DarkEcho Horror
deccoclock by Rick Berry
Book Review

The Moth Diaries: A Novel
By Rachel Klein
Counterpoint/ 256 pages/ $24
ISBN: 1582432058

Cover Like The Lake of Dead Languages, Rachel Klein's debut novel centers on a private girls school, the coming-of-age of its students, the nature of friendship, obsession, and death. Both feature a blond girl named Lucy who is the best friend of the first-person narrator. Both rely on revelatory journals kept by those narrators. The Moth Diaries takes place at the end of the 60s, Lake is set in the mid-70s. But where Lake is an entertaining Gothic, Diaries is almost self-consciously "deep." Through the day-by-day first-person entries, the reader is privy to the innermost thoughts of the 16-year-old diarist as she struggles through an adolescence complicated by psychosis and depression. The nameless narrator's father was a poet who committed suicide. She's been sent to a boarding school because her mother, an artist, cannot deal with both her grief and her daughter. She's especially looking forward to the new school year since she is sharing a suite with her best friend Lucy. But a mysterious new girl, Ernessa, intrudes. The narrator, influenced by LeFanu "Carmilla" and other supernatural tales, becomes obsessed with the notion that Ernessa is a vampire feeding off her friend. Delusion and reality become difficult to sort out.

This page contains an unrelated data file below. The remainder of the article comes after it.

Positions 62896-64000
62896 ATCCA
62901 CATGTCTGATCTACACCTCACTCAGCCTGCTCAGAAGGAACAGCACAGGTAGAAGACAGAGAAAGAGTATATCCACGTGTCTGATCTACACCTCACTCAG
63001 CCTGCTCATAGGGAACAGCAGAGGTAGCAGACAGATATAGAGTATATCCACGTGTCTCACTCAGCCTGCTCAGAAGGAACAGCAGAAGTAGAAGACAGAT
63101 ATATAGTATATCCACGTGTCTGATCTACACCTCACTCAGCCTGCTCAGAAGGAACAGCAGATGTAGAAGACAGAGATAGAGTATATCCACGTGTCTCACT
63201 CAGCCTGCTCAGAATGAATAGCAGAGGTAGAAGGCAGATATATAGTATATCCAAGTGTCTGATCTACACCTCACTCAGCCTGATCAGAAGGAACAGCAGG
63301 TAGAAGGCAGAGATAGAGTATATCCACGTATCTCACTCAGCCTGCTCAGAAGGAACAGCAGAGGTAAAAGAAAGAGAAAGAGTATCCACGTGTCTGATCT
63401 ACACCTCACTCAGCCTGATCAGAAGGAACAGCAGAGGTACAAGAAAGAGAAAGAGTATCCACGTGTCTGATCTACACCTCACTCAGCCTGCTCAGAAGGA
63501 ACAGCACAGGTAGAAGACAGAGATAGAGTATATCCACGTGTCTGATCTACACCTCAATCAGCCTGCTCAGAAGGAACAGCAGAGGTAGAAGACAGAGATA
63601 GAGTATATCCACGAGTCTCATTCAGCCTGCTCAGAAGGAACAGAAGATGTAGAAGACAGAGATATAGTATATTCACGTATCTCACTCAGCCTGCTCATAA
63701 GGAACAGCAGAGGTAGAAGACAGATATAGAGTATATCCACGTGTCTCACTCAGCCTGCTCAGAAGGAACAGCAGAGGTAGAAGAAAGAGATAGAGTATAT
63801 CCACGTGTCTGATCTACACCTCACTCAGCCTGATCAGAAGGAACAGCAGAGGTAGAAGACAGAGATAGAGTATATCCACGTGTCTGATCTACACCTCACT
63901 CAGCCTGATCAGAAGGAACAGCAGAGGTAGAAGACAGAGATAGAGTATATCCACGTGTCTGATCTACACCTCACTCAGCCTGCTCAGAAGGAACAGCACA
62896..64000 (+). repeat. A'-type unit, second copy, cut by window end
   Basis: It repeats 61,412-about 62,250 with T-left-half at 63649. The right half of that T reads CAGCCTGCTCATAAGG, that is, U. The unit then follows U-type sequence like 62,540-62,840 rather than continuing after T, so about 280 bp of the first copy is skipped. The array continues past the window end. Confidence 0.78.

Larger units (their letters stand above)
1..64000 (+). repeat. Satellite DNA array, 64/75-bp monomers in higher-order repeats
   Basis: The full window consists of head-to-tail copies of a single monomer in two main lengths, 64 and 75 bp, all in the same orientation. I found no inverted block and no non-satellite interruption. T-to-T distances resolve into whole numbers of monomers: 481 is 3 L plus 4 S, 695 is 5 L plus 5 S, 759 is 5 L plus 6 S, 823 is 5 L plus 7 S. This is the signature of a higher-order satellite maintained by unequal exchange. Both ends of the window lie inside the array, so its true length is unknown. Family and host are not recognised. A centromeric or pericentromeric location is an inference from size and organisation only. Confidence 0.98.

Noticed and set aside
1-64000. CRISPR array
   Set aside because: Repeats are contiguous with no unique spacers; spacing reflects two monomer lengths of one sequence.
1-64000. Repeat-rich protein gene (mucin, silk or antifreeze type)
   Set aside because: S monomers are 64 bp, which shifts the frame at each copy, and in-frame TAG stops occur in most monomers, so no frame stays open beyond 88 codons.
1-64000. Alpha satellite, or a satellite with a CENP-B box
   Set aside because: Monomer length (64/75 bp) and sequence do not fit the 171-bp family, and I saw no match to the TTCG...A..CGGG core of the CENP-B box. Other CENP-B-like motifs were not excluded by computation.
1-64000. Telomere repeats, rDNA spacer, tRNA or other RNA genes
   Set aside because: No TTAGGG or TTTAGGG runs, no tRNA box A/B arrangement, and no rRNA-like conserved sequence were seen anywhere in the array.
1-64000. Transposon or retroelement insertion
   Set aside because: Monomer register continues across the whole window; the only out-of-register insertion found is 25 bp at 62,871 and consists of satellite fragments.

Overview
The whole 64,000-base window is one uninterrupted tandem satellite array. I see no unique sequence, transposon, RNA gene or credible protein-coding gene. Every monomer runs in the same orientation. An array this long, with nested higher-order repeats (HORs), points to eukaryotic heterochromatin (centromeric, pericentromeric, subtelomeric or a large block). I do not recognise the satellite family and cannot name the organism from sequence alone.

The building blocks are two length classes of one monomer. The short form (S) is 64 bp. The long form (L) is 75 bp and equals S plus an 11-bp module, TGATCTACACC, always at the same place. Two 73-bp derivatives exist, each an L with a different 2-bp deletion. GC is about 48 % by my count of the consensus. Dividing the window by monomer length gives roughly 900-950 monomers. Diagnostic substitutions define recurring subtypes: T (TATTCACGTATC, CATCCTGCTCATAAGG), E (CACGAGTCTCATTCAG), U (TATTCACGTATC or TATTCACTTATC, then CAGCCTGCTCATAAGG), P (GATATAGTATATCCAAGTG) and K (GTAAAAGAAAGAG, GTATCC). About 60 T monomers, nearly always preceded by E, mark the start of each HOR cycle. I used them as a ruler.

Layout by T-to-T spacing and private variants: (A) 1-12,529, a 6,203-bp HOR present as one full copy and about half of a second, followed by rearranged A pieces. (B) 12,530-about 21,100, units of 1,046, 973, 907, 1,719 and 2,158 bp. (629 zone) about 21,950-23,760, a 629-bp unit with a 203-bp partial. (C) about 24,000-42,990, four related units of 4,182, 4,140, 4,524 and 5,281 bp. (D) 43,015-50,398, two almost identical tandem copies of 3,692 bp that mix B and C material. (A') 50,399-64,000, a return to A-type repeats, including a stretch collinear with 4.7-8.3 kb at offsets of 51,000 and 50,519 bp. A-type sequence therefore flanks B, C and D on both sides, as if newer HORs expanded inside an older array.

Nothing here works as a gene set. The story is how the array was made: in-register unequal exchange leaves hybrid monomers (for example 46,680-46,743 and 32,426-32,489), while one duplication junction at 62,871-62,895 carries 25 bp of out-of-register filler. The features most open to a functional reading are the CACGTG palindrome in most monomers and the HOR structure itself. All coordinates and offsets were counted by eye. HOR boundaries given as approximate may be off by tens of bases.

Lucy, like all the other girls at the school is, indeed, being consumed. Self-absorbed and narcissistic, they can see no further than themselves. As the narrator writes in a present-day afterword, "Nothing existed outside ourselves and school. For us, the world of politics, social revolution, the war in Vietnam never happened." Klein isolates her characters (for the most part) from the context of their time, but they do indulge in drugs in an era notable for questioning of reality. In some ways, the entire world was falling into chaos -- not just the world of few privileged teen-age girls. Is their world meant to be a microcosm? Is vampirism a metaphor for despair? Is any of the delusion due to drugs? Do horror stories feed psychosis?

Whether The Moth Diaries is a successful novel depends almost entirely on the reader's reaction. It is difficult to objectively judge it. The diarist might be a fascinating character for one reader and a boring neurotic child for another. Some will find it profoundly brilliant and others will consider it vapid. Most will agree that that Klein is an expert builder of paranoia and claustrophobic atmosphere. -- Cemetery Dance #44

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Copyright © 2003 Paula Guran. All Rights Reserved.